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Unilever Lipton Management/Contractors Instigate Violent Attacks On Khanewal Action Committee Members Posted to the IUF website 08-Sep-2009 Share this article.
Latest Casual-T: Khanewal Action Committee member Abdul Aziz in hospital following the attack by relatives of Unilever labour contractors.
Faced with the possibility of losing the highly lucrative labour supply contracts that have underpinned the disposable jobs regime at Unilever Pakistan’s Lipton tea factory for two decades, contractors are colluding with factory management to instigate violent attacks on the workers campaigning for the right to direct, permanent jobs. The provocations follow on the public call by the UK National Contact Point of the OECD for government-mediated talks to reach a negotiated resolution to the IUF's complaint to the OECD that Unilever's massive use of casual labour at Khanewal violates the OECD Guidelines for Multinational Enterprises.
During the night shift on 31 August, three workers were injured when relatives of Riaz Ahmad & Brothers, one of the main labour contractors at Unilever Khanewal, organized a violent attack on Action Committee members. Abdul Aziz was hospitalized after suffering head injuries and Shahzad Kaleem sustained a fractured thumb, while Khizr Hayat escaped with minor injuries.
This violent attack on Action Committee members occurs in the context of a surge in new hiring by the contractors in collusion with the Lipton factory management earlier this year. As Unilever came under pressure from the global Casual-T campaign, the factory management encouraged the contractors to hire as many of their relatives as possible to create a group of workers opposed to the campaign.
This surge in new workers recruited from the home villages and extended families of the contractors had two immediate consequences:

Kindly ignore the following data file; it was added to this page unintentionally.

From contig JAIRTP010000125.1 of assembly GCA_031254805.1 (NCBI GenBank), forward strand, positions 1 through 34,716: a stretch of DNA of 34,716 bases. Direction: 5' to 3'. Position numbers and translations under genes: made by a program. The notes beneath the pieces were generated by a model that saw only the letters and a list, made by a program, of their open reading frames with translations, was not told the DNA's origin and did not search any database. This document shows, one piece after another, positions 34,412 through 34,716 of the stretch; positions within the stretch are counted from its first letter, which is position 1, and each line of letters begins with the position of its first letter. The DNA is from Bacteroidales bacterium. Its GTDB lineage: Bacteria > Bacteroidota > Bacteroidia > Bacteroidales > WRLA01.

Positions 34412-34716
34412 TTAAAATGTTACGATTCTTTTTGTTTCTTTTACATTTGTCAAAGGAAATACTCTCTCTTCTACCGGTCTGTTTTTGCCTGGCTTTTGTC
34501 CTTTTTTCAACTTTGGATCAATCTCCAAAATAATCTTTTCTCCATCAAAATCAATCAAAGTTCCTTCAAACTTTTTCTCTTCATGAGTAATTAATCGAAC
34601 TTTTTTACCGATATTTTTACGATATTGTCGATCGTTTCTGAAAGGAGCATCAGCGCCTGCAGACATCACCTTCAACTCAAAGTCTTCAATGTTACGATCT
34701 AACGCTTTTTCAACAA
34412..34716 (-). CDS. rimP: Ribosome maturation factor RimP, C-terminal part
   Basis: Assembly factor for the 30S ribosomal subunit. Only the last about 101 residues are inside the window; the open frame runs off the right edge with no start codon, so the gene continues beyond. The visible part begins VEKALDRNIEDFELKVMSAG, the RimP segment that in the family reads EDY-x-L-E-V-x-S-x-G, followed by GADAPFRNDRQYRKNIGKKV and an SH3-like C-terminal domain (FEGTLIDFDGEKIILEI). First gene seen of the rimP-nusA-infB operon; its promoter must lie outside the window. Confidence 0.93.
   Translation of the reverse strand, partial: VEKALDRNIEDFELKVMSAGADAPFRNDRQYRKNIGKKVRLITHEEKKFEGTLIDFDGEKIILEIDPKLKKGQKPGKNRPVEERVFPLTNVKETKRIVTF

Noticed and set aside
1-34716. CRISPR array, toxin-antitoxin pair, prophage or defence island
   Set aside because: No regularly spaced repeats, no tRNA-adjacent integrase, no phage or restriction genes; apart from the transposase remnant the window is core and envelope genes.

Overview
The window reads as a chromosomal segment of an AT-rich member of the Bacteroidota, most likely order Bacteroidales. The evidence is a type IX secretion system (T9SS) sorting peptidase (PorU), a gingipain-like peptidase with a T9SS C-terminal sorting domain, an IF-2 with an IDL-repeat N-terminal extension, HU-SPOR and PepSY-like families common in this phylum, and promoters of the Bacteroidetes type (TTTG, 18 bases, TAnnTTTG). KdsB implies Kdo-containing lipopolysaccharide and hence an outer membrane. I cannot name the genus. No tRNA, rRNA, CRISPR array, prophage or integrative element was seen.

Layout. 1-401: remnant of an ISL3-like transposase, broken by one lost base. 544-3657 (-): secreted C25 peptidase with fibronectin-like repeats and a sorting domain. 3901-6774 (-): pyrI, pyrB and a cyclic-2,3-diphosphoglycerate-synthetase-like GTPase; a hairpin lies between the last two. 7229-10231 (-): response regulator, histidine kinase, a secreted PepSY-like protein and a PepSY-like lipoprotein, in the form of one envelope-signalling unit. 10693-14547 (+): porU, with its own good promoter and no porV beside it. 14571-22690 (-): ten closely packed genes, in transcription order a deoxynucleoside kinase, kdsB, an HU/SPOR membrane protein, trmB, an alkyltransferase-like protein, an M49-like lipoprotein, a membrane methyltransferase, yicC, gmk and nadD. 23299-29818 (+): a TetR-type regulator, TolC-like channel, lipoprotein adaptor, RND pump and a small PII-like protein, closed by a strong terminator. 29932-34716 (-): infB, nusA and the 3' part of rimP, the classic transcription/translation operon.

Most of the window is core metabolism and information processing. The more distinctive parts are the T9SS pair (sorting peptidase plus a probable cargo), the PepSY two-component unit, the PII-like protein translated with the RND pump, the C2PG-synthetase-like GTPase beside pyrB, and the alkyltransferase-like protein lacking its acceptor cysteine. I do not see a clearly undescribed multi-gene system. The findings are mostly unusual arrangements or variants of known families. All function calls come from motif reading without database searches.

First, it enabled management to retaliate against action committee members by cutting their workdays and reallocating work to the new contract workers. As competition over work days intensified, blatant discrimination was applied in the allocation of work and even wage rates in favour of the new hirees (documented in our 5-part 'Working at Lipton Casual-T' series on our site). This punishment pushes workers fighting for the right to job security into even deeper poverty, indebtedness and insecurity.
Second, by creating a group of newly hired workers whose interests are closely aligned with the contractors, management could defend the disposable jobs regime that keeps over 90% of the workforce in perpetual insecurity.
This was the context in which the IUF publicly warned on June 16 that “new casual workers are being employed as Unilever deliberately foments divisions through intensified competition for poverty wages, perhaps hoping to foment a violent incident which would serve as a pretext for a frontal attack on the Action Committee….”
The August 31 provocation is precisely the kind of violent incident that management has been carefully brewing at the Casual-T factory. The Action Committee has emphatically urged its members to refrain from responding to all provocation. But as the situation deteriorates and emotions run high, with continued discrimination against action committee members and tensions between the two groups of workers rising, the situation is potentially explosive. Unilever management, in collusion with the contractors, is desperately fighting to maintain a lucrative system based on discrimination and poverty by provoking and discrediting the Action Committee to pre-empt change through negotiation
The IUF holds Unilever directly accountable for violence at the Lipton tea factory in Khanewal.
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Unilever Pakistan Social Report 2008